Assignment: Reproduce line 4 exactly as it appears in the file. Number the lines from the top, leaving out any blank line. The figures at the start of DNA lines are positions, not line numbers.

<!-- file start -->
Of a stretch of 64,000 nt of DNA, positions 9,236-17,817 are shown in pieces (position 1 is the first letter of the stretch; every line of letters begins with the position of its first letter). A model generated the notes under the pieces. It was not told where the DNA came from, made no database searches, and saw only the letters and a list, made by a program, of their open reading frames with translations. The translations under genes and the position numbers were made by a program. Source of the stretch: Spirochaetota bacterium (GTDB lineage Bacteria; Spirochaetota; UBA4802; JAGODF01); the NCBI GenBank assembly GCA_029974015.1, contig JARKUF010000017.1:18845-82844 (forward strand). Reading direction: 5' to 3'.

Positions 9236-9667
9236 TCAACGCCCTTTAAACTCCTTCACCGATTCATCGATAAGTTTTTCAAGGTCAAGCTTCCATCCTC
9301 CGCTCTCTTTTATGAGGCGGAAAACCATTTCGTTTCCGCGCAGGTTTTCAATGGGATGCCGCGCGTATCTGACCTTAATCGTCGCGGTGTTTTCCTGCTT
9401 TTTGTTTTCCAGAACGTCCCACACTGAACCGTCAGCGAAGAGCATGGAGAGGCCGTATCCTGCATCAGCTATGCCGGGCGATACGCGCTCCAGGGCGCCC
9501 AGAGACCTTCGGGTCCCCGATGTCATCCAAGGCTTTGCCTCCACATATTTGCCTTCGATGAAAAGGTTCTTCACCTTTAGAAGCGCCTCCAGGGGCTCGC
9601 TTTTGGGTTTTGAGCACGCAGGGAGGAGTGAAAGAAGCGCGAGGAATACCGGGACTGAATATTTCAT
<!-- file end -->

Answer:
9301 CGCTCTCTTTTATGAGGCGGAAAACCATTTCGTTTCCGCGCAGGTTTTCAATGGGATGCCGCGCGTATCTGACCTTAATCGTCGCGGTGTTTTCCTGCTT